Sunday is not of pagan origin!
If it is then so is the Sabbath!
When Sabbatarians quote books to prove Sunday originated with Sun worship and Mithraism, these same books also say that the Sabbath was of pagan origin from Babylon!
The truth is, both the Sabbath and Christians worshipping of the first day (Sunday) are of divine origin. The Sabbath was abolished, not changed to Sunday!
Actual Sabbatarian false argument: "Christians copied the "Sunday keeping" practices of the pagan religion of Mithraism":
"Another influence in the early Christian Church was Mithraism- an ancient Oriental cult of the sun. This cult came to Rome in the first century A.D. and became popular in the second and third centuries. The central feature of this cult was the worship of the sun upon the first day of the week. Historians have written concerning the influence of Mithraism on Christianity" (Now that's clear, Leo Schreven, 1994, p101)
"as a solar festival, Sunday was the sacred day of Mithra; and it is interesting to notice that since Mithra was addressed, as Dominus, 'Lord," Sunday must have been 'the Lord's Day' long before Christian times." (Now that's clear, Leo Schreven, Seventh-day Adventist "Revelation Seminar speaker, Canada, 1994, p101, quoting, The Paganism in Our Christianity, Arthur Weigall, 1928, p136)
Arthur Weigall: The Church made a sacred day of Sunday ... "largely because it was the weekly festival of the sun; for it was a definite Christian policy to take over the pagan festivals endeared to the people by tradition, and to give them a Christian significance." (The Paganism in Our Christianity, Arthur Weigall, 1928, p136, as quoted by many Seventh-day Adventists to prove that Sunday is pagan)
Answer: Sunday is not of pagan origin!
Leo Schreven and other Seventh-day Adventists should be spanked for even quoting from these Bible trashers like The Paganism in Our Christianity, Arthur Weigall, because these same authors say BOTH Sunday and Sabbath are of pagan origin in the same books and articles! In fact we consider it dishonest to use Weigall's Sunday pagan quotes, without telling the reader that Weigall says the Sabbath is also of pagan origin! Bible trashers are the only ones Sabbatarians can find who say Sunday is of pagan origin!
- The historical claims of Samuele Bacchiocchi, Seventh-day Adventist, refuted
- According to Sabbatarians logic, as you will see, if Sunday originated with Mithraism, then the Sabbath originated with the Babylonians. For when you check their sources for the origin of Sunday, the same sources say Sabbath is a Babylonian origin! Of course all the quotes the Sabbatarians use are worthless because they are written by Bible haters who say all of Judaism and Christianity is of pagan origin!
Weigall Trashes the whole of Christianity as being of Pagan origin including the Sabbath!
Contents of The Paganism in Our Christianity, Arthur Weigall
Notice #28 says Sunday is of pagan origin and #29 says the Sabbath
- The Twelve Disciples Derived From Zodiac: p25
- The 27 books of the New Testament Canon is invalid: p37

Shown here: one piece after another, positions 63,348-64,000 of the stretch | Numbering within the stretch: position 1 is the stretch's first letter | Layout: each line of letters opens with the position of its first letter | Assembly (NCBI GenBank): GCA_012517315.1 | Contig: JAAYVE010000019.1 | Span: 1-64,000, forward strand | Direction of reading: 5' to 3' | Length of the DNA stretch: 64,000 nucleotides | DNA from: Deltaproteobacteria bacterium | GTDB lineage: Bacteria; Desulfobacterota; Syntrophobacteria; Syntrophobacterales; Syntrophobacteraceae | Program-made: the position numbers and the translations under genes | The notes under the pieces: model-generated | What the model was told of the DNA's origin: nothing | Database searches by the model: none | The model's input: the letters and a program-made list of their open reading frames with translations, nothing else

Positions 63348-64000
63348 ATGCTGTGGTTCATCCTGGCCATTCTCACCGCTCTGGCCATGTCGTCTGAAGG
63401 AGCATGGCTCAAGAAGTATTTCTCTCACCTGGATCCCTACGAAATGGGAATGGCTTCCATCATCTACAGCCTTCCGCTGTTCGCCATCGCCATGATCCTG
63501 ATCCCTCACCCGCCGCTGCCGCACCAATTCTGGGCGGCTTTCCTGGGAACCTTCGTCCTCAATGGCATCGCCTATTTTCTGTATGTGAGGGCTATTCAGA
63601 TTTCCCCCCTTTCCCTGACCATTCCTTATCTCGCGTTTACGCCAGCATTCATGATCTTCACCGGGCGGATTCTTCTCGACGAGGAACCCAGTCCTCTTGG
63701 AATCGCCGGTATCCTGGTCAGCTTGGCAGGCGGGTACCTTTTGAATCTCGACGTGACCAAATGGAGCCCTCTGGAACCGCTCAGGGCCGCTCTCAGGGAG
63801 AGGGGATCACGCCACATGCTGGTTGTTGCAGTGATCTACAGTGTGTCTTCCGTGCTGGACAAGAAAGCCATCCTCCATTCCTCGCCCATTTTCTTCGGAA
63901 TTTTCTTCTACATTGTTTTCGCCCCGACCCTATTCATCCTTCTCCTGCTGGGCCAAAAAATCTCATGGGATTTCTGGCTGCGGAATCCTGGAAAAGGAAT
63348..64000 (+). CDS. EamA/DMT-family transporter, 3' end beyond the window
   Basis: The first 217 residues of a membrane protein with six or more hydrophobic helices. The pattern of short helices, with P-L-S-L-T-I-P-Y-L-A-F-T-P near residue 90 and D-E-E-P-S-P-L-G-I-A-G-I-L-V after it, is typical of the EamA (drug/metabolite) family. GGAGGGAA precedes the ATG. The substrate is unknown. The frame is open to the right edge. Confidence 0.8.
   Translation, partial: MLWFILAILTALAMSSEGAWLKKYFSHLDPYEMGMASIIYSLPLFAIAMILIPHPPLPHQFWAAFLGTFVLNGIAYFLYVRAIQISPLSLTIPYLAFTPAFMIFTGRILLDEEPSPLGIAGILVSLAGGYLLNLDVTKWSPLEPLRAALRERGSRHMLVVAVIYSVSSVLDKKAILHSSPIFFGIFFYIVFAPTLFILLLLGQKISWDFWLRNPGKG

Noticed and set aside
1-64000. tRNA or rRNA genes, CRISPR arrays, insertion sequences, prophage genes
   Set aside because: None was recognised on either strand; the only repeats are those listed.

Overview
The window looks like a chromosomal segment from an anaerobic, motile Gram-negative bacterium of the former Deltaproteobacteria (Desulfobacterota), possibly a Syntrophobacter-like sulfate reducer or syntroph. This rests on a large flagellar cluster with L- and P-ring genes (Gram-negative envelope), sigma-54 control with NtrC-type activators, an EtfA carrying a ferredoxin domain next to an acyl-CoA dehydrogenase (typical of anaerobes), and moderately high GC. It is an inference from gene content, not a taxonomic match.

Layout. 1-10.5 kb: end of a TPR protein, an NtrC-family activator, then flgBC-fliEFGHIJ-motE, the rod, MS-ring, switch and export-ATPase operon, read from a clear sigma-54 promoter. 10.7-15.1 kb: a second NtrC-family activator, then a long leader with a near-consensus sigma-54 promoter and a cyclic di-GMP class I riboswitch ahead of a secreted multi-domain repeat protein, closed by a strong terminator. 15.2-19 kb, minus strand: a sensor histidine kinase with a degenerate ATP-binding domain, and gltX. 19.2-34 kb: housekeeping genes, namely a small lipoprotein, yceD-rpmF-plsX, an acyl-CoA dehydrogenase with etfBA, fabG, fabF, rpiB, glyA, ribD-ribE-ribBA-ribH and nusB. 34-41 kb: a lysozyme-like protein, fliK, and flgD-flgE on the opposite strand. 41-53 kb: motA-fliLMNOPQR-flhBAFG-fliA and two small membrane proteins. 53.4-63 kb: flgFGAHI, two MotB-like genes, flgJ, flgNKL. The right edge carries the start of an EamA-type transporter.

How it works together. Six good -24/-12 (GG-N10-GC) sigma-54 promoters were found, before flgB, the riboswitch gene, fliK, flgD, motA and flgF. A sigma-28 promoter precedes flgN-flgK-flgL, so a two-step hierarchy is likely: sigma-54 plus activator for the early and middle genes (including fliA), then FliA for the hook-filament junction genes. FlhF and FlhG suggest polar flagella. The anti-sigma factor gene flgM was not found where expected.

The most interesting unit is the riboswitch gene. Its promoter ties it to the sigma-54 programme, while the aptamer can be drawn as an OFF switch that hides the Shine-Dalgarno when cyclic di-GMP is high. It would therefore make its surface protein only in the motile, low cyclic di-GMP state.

- The name Mary is of pagan origin: p41
- The virgin birth is of pagan origin: p44,47,60
- The early life of Jesus is totally unknown: p49
- Jesus born in a stable and wrapped in swaddling clothing is of pagan origin: p52
- Miracles of Jesus are of pagan origin: p58
- Jesus' 40 day temptation in wilderness is of pagan origin: p61
- Earthquake at cross is false: p62
- Jesus Crucifixion was a Jewish human sacrifice of pagan origin: p69,76
- Jesus Side Pierced is of pagan origin: p83,84
- Jesus never actually died, two angels were only men: p93,94
- Ascension is of pagan origin: p100
- Jesus suffering to save us is of pagan origin: p106
- Jesus decent into Hades is of pagan origin: p113
- Jesus "hung on a tree" is of pagan origin: p118
- Jesus the "Rock of salvation" is of pagan origin: p129
- Jesus the "slain Lamb of God" is of pagan origin: p131,132
- "Washed in the Blood of the lamb" is of pagan origin: p132
- Baptism and the Lord's Supper are both of pagan origin: p134, p146,147
- Phrase "Soldiers of Christ" is of pagan origin: p135
- Jesus as "the Shepherd" is of pagan origin: p136
- Lords Supper is of pagan origin" p146,147
- The idea of "blood atonement for sins" is of pagan origin: p152,158
- Jesus "Begotten of God" is of pagan origin: p169
- Incarnate Logos of Jn 1:1 is of pagan origin, The "pre-existent angel" is a 4th century concept: p172,173-175
- The Trinity is of pagan origin: p182
- The "Lord's Day" (Sunday) is of Pagan Origin: p209,210-211
- Jewish Sabbath and the Sunday Lord's Day both of pagan origin: p136, p209,210-211
- Conclusion of entire book: Almost all of Christianity is of pagan origin! p242
A. Fuller texts of The Paganism in Our Christianity, Arthur Weigall
- #28: The "Lord's Day" (Sunday) is of Pagan Origin: "The Hebrew Sabbath having been abolished by Christians, the Church made a sacred clay of Sunday, partly because it was the day of the resurrection, but largely because it was the weekly festival of the sun; for it was a definite Christian policy to take over the pagan festivals endeared to the people by tradition, and to give them a Christian significance. But, as a solar festival, Sunday was the sacred day of Mithra; and it is interesting to notice that since Mithra was addressed, as Dominus, 'Lord," Sunday must have been 'the Lord's Day' long before Christian times." (The Paganism in Our Christianity, Arthur Weigall, 1928, p136)